The Airbus representative said that the toilet cameras, for example, had the task of keeping track of how many people were in line and at what time and how fast the snake slipped through. However, the company did not answer further questions about how this blur system would work. Instead, reference was made to a image of the platform, which was published by Condé Nast Traveler and shows fuzzy faces that pose more questions than answer.

In a press release dated April Airbus stated that, in addition to the data on passengers being provided to the flight crew, "consolidated information for future transmission to the Skywise cloud is also planned trend analysis. "(Skywise is the open data platform developed by Airbus .) In addition, Airbus claimed in this week's publication that passengers would receive tailor-made experiences" specifically tailored to their individual needs and preferences based on the available Data "and" A Customized Inflight [in-flight entertainment] Quote ".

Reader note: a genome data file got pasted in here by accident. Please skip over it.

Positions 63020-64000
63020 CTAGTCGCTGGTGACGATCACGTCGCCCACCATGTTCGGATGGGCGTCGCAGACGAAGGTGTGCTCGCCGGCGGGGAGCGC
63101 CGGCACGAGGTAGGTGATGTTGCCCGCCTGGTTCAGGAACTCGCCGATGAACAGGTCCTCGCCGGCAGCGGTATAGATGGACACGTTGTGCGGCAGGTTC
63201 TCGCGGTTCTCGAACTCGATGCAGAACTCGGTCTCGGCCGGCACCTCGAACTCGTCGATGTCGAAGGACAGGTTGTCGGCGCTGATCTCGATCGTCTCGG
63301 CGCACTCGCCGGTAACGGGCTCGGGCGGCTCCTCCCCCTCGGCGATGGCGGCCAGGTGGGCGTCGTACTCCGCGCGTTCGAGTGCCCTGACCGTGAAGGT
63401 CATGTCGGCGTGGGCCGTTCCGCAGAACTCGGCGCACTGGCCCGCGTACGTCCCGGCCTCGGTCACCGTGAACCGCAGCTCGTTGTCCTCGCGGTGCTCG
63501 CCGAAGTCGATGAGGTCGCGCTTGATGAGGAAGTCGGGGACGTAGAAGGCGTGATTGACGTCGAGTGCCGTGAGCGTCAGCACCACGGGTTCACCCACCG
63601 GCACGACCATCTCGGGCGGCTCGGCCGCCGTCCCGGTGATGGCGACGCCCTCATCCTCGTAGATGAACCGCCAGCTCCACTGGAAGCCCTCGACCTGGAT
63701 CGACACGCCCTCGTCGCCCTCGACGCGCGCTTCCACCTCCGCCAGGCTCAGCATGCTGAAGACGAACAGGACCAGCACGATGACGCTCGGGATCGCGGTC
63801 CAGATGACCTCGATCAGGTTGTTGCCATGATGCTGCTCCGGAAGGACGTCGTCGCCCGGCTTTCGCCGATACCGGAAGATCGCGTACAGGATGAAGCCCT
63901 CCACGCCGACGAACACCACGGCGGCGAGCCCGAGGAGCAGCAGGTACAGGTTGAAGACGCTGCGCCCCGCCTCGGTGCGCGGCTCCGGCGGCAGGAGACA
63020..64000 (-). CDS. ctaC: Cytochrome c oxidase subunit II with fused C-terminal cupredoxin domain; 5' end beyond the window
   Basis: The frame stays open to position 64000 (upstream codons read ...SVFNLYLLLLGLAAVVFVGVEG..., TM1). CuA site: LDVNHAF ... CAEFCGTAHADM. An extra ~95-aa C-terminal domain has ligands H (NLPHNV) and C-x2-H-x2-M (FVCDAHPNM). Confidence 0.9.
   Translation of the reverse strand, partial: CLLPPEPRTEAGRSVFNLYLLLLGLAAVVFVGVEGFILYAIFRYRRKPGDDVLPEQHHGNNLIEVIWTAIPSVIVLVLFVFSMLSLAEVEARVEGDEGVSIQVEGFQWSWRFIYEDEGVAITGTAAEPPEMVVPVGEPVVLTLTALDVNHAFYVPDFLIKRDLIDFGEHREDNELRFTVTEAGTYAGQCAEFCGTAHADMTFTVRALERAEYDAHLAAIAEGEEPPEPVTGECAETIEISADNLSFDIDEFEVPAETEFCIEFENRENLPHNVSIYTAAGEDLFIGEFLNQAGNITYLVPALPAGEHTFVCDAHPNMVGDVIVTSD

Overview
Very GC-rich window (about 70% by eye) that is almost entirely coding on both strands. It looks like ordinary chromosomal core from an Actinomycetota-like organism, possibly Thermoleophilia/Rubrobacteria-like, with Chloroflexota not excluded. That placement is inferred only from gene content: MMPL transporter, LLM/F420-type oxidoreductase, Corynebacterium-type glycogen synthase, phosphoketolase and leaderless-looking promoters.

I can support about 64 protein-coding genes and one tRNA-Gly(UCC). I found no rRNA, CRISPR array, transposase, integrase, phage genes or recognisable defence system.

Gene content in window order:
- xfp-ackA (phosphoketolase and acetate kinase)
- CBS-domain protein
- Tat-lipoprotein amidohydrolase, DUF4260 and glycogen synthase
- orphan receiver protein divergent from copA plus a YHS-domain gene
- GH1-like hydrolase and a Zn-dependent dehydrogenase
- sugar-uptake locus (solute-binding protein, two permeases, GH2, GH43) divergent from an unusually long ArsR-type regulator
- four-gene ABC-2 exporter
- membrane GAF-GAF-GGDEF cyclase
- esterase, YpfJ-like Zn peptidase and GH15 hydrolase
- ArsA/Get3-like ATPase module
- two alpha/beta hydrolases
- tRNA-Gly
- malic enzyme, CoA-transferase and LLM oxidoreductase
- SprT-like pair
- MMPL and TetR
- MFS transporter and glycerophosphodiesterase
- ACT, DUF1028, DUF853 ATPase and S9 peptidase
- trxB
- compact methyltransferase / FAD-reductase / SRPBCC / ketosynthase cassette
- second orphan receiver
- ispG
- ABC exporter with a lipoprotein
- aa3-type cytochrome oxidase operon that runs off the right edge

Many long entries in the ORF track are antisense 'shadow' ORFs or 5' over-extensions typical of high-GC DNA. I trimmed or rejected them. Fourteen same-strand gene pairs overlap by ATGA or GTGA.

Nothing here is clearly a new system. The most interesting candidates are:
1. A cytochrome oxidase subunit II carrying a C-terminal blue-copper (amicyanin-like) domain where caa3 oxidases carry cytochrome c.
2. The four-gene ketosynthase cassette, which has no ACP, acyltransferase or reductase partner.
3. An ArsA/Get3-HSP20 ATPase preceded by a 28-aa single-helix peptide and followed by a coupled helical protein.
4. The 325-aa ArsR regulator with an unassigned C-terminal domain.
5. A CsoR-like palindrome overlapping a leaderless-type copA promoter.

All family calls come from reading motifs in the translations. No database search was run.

However, when the Airbus spokesman came to a comment on what information could be stored, he told Gizmodo in a response regarding seat belt sensors and toilet pursuit that "in all these cases, however, do not track a passenger" and theirs Do not store identity or personal information ". Asked if the system would pursue things like "dying", like preferences or entertainment and advertising, the spokesperson replied, "No. Skywise is used to analyze device trends and reliability. No passengers are being tracked.

When asked whether Airbus would monetize the data collected, the speaker gave a somewhat confusing answer:

Regarding the "monetization" of the data, the answer is "No".

Knowing what's cooking in the kitchen Oven, or guessing how many passengers are outside a toilet, is something that could or could be monetized. Rather, it provides airlines with a more efficient service and ensures that passengers have everything they need, from providing the right meals to enough on-board loos, especially at peak times.